What we need from each of us in this moment is a commitment to step out of our comfort zones and keep trying new approaches to being together. We have done well and we encourage us to keep growing! What we need is a commitment from each of us to engage the opportunities in front of us and to become involved. What we need is a commitment to freely offer the gifts we have because being together in this time of restrictions takes extra energy, planning, and work. We need each other! And what we need from each other is patience and grace as we navigate life from the place we are and offer what we can at this moment in our lives. Each of us face unique challenges as we navigate this time and determine what is possible for us. Let’s keep on being humble, gracious and kind to each other as we work together to find our way!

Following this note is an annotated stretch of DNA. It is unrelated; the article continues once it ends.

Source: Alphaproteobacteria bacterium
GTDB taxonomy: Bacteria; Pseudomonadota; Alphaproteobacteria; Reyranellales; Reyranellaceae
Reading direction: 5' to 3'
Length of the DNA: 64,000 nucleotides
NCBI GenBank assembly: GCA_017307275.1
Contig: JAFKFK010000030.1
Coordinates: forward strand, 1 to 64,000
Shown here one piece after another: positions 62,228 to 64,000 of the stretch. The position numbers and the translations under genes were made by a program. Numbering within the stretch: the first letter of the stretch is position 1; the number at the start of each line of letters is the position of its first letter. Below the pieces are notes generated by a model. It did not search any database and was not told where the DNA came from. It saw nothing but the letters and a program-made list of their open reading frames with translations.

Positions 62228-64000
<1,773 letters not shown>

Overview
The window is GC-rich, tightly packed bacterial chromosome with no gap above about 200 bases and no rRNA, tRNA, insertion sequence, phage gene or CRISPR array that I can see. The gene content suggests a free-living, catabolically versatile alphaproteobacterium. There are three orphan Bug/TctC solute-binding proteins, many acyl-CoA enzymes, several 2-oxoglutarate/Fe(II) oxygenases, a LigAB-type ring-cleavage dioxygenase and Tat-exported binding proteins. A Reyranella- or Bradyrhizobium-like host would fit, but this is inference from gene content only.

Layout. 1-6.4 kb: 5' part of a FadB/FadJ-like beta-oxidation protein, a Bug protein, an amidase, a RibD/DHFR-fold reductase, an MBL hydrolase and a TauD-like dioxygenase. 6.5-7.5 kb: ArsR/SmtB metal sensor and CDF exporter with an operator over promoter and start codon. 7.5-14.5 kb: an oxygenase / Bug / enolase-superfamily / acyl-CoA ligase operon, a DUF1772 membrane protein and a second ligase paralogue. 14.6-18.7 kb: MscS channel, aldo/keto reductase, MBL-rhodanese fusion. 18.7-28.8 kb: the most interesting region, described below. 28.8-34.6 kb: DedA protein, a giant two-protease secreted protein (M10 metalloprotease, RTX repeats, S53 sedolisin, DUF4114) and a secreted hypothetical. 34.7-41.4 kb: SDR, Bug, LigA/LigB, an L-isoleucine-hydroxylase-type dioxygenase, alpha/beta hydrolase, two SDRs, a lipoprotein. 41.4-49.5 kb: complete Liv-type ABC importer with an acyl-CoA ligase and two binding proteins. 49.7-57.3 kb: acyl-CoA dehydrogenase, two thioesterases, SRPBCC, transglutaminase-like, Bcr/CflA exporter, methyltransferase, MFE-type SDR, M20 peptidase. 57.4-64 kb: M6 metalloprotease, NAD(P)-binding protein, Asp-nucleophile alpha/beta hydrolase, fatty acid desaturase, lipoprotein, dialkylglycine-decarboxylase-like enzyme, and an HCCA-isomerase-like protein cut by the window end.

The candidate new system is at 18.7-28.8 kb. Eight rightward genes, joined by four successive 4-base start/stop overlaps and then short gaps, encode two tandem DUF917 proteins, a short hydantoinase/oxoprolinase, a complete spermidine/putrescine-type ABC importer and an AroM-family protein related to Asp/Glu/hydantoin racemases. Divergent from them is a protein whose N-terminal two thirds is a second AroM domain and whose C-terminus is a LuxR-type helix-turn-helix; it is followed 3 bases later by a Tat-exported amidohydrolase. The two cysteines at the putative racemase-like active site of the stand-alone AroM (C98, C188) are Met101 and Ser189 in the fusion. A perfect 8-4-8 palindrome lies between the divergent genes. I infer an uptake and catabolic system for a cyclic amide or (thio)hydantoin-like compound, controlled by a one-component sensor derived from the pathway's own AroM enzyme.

Many of the ways we are planning to be together and nurture faith over the next few months are not our first choice and probably not what you had hoped for come September. Yet is it where we are so we invite us to seize the moment and opportunities we have. Letter writing was not Paul’s first choice, he would have rather been in Rome meeting the church in person, but his letters today continue to be a wonderful gift to the church and have done much to nurture faith then, and even now centuries later. Never underestimate what God can do when we embrace the place and context where we find ourselves, trust that God is with us in this place, and believe together that God wants to use this moment to nurture our faith. As we offer the gifts we have, to do what we can with the opportunities before us, we believe we will be all be strengthened, nurtured, encouraged and blessed.